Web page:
Egyptologist Aidan Dodson: “the lockdown hasn’t massively changed things for me”
We asked acclaimed Egyptologist and author Aidan Dodson what it felt like working and writing, under the current lockdown, in the UK.
As I generally do most of my work at home—I really only normally go into the university when I’m teaching or need the library—the lockdown hasn’t massively changed things for me, apart from having my wife around all the time, as she’s been furloughed from her museum job. As such, I’ve been pushing on with my various writing projects—for AUC Press this means working on correcting the page proofs for Nefertiti, Queen and Pharaoh of Egypt, which is due to go to press in May for my ‘Lives and Afterlives’ series, and continuing writing the next one in the series, The First Pharaohs, which I’m due to deliver in the New Year. I’m also working on a very different book for another publisher—The Kaiser’s Cruisers, 1871–1918, also due for delivery in early 2021. Although my core academic interest remains Egypt, I have always had a research interest in the history of the navies of the late 19th and early 20th centuries AD.
I’m also making preparations to teach online next semester, as we don’t really know when the university will be back open again. This could well be ‘interesting,’ as we’re all having to learn how to use the software without the kind of face-to-face training one would normally expect when making this kind of fundamental change, especially using software most people have never used before. I think I’ve now got my first class set up and will try to do a practice run with my wife registered as the sole ‘student’ a week or so ahead of time.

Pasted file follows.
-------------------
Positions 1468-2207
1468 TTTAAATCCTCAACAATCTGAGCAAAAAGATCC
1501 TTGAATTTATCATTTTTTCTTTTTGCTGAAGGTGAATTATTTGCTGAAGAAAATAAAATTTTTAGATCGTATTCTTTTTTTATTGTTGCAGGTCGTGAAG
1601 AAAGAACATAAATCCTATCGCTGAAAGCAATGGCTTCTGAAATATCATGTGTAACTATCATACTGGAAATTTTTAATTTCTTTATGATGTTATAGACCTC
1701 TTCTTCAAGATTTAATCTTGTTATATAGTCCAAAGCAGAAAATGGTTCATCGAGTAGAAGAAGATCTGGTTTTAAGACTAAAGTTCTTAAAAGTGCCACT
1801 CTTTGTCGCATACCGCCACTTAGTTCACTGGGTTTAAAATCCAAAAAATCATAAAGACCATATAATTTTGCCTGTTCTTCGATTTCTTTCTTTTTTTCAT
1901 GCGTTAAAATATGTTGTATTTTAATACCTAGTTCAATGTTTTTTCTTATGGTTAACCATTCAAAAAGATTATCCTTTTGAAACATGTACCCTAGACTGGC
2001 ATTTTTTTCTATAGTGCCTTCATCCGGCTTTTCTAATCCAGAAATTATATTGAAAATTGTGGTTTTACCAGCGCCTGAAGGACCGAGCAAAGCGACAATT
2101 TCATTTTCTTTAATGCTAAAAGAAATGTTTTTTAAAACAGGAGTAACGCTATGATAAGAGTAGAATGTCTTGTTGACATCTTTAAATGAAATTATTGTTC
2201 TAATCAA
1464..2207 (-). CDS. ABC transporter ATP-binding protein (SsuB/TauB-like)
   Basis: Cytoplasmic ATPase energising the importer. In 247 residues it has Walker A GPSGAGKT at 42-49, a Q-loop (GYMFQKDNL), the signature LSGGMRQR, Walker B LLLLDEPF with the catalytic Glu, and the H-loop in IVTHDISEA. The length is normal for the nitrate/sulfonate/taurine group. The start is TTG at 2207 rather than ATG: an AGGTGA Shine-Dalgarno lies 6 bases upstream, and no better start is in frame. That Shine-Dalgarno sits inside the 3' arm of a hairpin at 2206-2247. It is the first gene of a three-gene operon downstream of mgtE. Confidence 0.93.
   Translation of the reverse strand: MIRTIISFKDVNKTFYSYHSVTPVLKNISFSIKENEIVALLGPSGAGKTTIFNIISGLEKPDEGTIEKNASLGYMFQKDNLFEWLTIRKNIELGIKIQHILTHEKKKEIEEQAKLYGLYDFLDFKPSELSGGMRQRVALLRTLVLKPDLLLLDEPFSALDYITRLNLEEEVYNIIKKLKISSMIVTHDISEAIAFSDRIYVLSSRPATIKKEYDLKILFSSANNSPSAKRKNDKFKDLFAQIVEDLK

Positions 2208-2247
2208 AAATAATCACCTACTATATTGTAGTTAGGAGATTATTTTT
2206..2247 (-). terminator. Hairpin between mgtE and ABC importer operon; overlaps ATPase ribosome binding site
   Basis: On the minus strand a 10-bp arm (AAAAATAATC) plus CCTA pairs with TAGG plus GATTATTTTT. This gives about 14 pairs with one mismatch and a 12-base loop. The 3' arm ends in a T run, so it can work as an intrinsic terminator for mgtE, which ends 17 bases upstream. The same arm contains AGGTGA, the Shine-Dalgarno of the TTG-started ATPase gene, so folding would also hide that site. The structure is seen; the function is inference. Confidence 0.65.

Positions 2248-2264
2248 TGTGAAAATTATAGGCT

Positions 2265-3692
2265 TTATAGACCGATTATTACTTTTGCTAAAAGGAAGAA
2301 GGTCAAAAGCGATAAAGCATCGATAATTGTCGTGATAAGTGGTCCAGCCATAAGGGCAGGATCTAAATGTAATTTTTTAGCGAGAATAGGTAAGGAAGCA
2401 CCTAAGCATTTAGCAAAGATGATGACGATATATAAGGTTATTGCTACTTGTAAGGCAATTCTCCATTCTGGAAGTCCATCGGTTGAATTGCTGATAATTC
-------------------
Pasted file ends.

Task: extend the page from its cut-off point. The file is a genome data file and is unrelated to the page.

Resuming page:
My other major ‘lockdown’ activity has been—quite fortuitously—preparing to move house. We bought an 1871 house about three hundred meters from our current flat in January, but needed to have work done on it (a new kitchen and bathroom) before moving in, as well as some do-it-yourself decorating and fitting of new bookcases. We have between us some three hundred boxes of books to move, as well as the rest of our furniture and possessions. The building work is nearly over but the move is now being delayed by the lockdown. In the meantime, we are pushing on with the packing and also walking over to the new house with backpacks of books during our government-permitted single act of outdoor exercise each day. Right now, the flat is so crammed with boxes of books that there is no space to do anything else. I must say the packing has taken far longer than I had guessed, so the fact of the lockdown preventing us from going on our usual spring trip to North America (for the American Research Center in Egypt annual meeting, lectures, seeing friends, and sightseeing) has done us a favor and given us (hopefully!) sufficient time to do things properly before the movers arrive.
So keeping busy—and, much to our surprise, no signs of my wife and I killing each other yet: but there is still time, especially once we’ve moved and ‘debates’ about where some things (especially pictures on the walls) should go, begin. . . . But the inability to plan is frustrating: will out autumn river cruise happen? When will I be able to teach face-to-face again? When will I be able to get back to Egypt? Yet what matters is that the virus is squeezed to a degree that stops it harming yet more people, and it’s not until then that anything can be vaguely ‘normal’ again. And the new ‘normal’ won’t be the old ‘normal.’ We are now living through ‘interesting’ times, as the old Chinese curse goes.
AIDAN DODSON is honorary full Professor of Egyptology in the Department of Anthropology and Archaeology at the University of Bristol, where he has taught since 1996. He was elected a Fellow of the Society of Antiquaries of London in 2003.
He is the author of Afterglow of Empire: Egypt from the Fall of the New Kingdom to the Saite Renaissance (Revised Edition) (AUC Press, 2020, paperback), Sethy I, King of Egypt: His Life and Afterlife (AUC Press, 2019, hardbound), Rameses III, King of Egypt: His Life and Afterlife (AUC Press, 2019, hardbound), Amarna Sunset: Nefertiti, Tutankhamun, Ay, Horemheb, and the Egyptian Counter-Reformation (Revised Edition), (AUC Press, 2018, paperback), Poisoned Legacy: The Fall of the 19th Egyptian Dynasty (AUC Press, 2016, paperback), Amarna Sunrise: Egypt from Golden Age to Age of Heresy (AUC Press, 2016, paperback), and Monarchs of the Nile (New Revised Edition) (AUC Press, 2015, paperback).
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